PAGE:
28. Elaine

Hi Bill,
I’m a math coach in Massachusetts and we use Everyday Math in our district. We’ve been having some good discussions around the fraction standards in K-3 and if or when fractions of collections should be introduced. I can’t find any direct mention of fractions of sets. As I read the standards and the progressions document I’m interpreting the emphasis to be on area and number line models – so where does that leave the set model? Could you clarify this? Thank you.

29. A natural place to consider set models would be Grade 5, where students start multiplying whole numbers by fractions, and so they could interpret $\frac35 \times 10 = 6$ in terms of a set of 10 objects. As for introducing set models earlier, it was an intentional omission on the advice of reviewers, but I don’t think that should forbid curriculum developers from experimenting with various ways of introducing fractions. The argument against set models was that they didn’t fit well with the unit fraction approach. If children are used to counting objects, say 1, 2, 3, 4, 5 teddy bears, it’s confusing (so the argument goes) to turn around and declare 5 teddy bears to be a whole, so that one of them is 1/5 of the teddy bears, 2 of them are 2/5, and so on. There seems to be a shifting back and forth between 1 and 1/5/, 2 and 2/5, etc. On the other hand, it seems to me that this provides an opportunity to discuss the importance of specifying the whole when defining fractions, so I can see the value in set models earlier. As I said, I think this it is up to curriculum developers to work these things out; that which is not mentioned is not thereby forbidden.

30. Elaine

Thank you for your response. I agree that the set model can lead students (and teachers) to misconceptions about fractions as two counting numbers. I find this especially true in grade 1. Later, perhaps by grade 2, the model makes more sense and can help develop some flexibility around the meaning of the whole. I think it’s interesting that the clarification was left to curriculum developers to experiment with –

31. Elizabeth Appelbaum

I have taught or tutored mathematics at all levels, grade school through graduate school. I have a Ph.D. in mathematics. Most of my students need more knowledge of fractions. The Common Core standards omit the simplification of fractions. How do you measure 22/33 cup of milk? A standard measure is 2/3 cup. Suppose you want to convert 150 minutes to hours. The result is 150/60 hours, perhaps not a useful measure. Simplifying, you get 5/2 or, better, 2 ½ hours.

For adding and subtracting fractions, Common Core says
• 5.NF.1. Add and subtract fractions with unlike denominators (including mixed numbers) by replacing given fractions with equivalent fractions in such a way as to produce an equivalent sum or difference of fractions with like denominators. For example, 2/3 + 5/4 = 8/12 + 15/12 = 23/12. (In general, a/b + c/d = (ad + bc)/bd.)

This algorithm is not efficient when adding three or more fractions. Here is a sample problem from a test given to people joining the military: “A baker made 20 pies. A Boy Scout troop buys one-fourth of this pies, a preschool teacher buys one-third of his pies, and a caterer buys one-sixth of his pies. How many pies does the baker have left? (reference below)”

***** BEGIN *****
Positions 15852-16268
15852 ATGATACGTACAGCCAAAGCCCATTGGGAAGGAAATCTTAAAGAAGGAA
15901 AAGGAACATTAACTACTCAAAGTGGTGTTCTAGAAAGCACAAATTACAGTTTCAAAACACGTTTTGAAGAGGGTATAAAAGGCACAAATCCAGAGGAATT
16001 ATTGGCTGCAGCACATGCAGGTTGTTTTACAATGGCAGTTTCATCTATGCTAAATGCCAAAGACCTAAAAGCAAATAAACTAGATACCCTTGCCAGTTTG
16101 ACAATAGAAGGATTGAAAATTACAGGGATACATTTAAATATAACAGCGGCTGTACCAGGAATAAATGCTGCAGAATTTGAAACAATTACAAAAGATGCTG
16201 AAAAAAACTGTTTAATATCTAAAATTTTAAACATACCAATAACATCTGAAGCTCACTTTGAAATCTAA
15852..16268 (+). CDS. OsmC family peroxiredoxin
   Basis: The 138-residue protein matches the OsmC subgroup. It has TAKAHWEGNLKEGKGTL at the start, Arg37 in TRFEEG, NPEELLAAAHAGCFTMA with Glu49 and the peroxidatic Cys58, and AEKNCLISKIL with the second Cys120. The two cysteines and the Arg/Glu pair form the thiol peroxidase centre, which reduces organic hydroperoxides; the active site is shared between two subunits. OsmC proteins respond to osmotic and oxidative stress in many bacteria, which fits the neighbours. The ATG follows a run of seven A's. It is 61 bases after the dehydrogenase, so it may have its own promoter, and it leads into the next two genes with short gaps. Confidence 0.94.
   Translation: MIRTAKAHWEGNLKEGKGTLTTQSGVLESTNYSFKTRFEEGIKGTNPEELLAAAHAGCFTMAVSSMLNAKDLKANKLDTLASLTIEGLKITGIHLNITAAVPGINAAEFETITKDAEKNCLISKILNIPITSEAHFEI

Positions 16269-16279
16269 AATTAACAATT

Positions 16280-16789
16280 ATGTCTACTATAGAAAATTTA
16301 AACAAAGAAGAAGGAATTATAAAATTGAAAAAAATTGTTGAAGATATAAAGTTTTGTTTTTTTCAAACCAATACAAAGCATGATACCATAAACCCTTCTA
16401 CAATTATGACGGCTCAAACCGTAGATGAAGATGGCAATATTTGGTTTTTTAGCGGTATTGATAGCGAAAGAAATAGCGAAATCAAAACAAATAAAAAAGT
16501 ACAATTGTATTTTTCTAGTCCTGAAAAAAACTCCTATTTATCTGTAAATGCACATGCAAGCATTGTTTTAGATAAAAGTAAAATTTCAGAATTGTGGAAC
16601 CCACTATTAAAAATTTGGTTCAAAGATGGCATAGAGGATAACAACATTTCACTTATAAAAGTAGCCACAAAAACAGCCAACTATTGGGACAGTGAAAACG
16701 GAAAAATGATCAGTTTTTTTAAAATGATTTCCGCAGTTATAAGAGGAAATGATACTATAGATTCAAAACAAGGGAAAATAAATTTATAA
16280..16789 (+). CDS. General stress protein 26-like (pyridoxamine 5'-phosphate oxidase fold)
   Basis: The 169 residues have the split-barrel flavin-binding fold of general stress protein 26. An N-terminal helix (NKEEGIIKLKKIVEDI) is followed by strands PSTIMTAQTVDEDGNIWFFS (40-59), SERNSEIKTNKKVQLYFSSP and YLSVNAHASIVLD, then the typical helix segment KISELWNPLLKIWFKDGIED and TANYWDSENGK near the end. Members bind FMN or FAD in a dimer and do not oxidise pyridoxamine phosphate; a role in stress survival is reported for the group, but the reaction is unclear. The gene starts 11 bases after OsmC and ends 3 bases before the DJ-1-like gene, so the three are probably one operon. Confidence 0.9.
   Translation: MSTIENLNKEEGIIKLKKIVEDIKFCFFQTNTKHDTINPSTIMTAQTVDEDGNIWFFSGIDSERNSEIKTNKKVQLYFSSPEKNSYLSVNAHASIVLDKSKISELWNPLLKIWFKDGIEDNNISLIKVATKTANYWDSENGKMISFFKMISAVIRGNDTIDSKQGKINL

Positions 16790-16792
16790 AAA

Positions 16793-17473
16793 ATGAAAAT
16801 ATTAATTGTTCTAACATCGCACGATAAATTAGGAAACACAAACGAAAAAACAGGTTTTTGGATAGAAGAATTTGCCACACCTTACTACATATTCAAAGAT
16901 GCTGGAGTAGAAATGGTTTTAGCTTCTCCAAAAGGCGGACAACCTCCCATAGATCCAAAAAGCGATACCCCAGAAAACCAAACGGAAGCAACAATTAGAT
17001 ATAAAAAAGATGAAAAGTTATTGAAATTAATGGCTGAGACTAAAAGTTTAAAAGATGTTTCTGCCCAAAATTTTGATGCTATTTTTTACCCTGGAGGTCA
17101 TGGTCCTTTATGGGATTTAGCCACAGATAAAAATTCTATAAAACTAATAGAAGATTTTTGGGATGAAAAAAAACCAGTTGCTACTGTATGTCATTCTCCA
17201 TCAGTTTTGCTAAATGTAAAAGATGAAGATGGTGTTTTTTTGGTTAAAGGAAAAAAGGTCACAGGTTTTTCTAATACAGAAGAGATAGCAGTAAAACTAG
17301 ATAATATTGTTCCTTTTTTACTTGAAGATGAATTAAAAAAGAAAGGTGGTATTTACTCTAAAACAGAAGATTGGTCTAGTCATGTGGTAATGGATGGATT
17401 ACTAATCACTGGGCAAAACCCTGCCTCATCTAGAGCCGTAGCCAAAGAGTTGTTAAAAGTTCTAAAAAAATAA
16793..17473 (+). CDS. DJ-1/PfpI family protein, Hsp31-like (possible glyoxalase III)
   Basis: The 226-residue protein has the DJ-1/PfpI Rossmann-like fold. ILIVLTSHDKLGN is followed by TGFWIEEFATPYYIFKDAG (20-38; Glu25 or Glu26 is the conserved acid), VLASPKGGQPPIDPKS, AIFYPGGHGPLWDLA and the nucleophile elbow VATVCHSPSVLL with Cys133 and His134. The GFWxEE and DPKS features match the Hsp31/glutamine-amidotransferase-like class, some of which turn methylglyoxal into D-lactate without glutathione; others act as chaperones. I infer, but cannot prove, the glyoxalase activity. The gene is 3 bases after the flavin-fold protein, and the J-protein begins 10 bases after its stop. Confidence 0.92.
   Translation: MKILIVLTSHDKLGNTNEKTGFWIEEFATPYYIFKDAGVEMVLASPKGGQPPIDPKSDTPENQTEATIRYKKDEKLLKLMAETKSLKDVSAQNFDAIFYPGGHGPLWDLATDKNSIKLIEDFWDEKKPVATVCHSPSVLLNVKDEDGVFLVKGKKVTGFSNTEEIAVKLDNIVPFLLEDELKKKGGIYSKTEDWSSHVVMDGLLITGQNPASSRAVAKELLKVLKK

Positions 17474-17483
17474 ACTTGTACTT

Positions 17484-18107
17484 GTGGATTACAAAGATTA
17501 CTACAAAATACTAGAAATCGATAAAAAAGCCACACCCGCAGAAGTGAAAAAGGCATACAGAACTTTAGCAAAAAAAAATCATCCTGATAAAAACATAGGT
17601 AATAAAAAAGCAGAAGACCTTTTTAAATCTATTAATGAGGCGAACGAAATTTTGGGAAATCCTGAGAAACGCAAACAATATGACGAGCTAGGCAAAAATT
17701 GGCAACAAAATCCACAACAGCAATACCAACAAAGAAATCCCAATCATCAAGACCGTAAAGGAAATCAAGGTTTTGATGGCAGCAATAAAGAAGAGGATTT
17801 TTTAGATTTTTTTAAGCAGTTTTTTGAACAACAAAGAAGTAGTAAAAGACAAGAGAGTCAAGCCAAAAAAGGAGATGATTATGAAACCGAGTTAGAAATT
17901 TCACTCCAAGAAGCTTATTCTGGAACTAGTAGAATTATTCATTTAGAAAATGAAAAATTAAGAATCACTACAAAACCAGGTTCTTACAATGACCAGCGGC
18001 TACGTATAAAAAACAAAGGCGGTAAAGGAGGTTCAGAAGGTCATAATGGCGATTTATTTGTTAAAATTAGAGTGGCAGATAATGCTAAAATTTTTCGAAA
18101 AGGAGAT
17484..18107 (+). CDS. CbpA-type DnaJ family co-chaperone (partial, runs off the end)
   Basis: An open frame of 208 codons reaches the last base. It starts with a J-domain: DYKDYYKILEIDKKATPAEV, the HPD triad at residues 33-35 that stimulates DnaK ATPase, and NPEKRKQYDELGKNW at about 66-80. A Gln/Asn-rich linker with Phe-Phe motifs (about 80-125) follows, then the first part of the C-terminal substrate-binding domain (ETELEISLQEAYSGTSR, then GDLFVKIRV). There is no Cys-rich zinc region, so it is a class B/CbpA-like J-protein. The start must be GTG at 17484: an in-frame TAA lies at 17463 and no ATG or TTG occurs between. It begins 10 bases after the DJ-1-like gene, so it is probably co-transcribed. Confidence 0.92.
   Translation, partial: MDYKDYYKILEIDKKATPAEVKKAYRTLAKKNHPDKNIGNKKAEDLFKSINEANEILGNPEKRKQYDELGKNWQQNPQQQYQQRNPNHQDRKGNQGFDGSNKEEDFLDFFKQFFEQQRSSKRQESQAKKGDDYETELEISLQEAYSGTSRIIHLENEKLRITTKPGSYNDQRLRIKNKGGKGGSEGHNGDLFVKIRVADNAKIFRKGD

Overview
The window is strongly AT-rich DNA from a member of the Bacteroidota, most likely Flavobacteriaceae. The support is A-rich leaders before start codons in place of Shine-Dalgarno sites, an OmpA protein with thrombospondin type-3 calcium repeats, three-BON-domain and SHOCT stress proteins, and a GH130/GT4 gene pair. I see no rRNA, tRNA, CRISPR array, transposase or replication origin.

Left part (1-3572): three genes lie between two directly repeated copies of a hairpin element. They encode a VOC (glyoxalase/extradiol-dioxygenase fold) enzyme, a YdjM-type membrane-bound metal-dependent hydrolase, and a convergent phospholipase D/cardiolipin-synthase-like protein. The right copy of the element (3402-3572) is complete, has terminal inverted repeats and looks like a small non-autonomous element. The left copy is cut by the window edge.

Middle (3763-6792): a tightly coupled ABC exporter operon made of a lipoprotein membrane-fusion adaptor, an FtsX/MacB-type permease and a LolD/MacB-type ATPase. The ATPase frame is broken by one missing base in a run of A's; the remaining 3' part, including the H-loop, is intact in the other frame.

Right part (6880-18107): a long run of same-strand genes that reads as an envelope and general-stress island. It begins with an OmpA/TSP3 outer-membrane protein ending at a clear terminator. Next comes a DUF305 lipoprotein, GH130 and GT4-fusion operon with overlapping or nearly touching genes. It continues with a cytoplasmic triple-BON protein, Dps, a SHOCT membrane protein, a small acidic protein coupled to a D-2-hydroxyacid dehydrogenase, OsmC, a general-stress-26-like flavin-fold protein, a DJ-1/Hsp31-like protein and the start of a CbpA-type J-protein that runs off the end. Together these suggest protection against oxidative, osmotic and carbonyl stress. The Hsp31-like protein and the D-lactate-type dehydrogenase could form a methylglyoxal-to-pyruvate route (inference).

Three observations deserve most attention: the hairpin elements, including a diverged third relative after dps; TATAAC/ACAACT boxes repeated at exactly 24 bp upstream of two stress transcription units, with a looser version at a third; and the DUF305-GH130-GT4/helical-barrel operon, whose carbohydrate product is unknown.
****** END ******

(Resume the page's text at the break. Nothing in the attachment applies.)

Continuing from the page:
With Common Core, you multiply all the denominators, getting 72, and add like this:
1/4 + 1/3 + 1/6 = (18 + 24 + 12)/72 = 54/72.
So 18/72 of the pies remain, and 20 * 18/72 = 360/72, not an acceptable answer on this test.

The Standards omit least common denominator, which is 12 in this example. Using it, the calculation becomes:

(3 + 4 + 2)/12 = 9/12 = ¾. So ¼ of the pies remain, and ¼ * 20 = 5, the correct answer.
Without the least common denominator, the calculation is slower and more likely to have mistakes; the result is unsimplified. The Standards include least common multiple, but why teach this idea and leave out its main use, least common denominator?

For mixed numbers, the standards say:

4.NF.3
Add and subtract mixed numbers with like denominators, e.g., by replacing each mixed number with an equivalent fraction, and/or by using properties of operations and the relationship between addition and subtraction.

I infer “and/or. . . .” means calculation without using improper fractions. Omit the word or. Both methods are important. The drafty-draft does not mention calculation of mixed numbers as such. Say you join 3 rods, of lengths

4 5/16, 2 1/16, and 3 7 /16 inches.

The efficient way to calculate the resulting length is to add the whole numbers, then the fractions, getting 9 13/16″. Common core method, with improper fractions:

69/16 + 33/16 + 55/16 = 157/16″.

Comparing the two methods, the calculation with improper fractions is slower and more likely to have mistakes; the sum is an improper fraction, which may not be as useful as a mixed number.

Skill with fractions is important in life. To enter the military, people take the Armed Forces Qualification Test, which includes fractions. Calculators are not allowed on the test. (See sample tests at http://www.military.com/join-armed-forces/asvab/). To become a contractor, people take a licensing examination, which includes fractions. Foreign countries, such as Singapore, teach simplification of fractions and least common denominator. See http://www.singaporemath.com/v/vspfiles/assets/images/sp_pmstdtg5a1.pdf.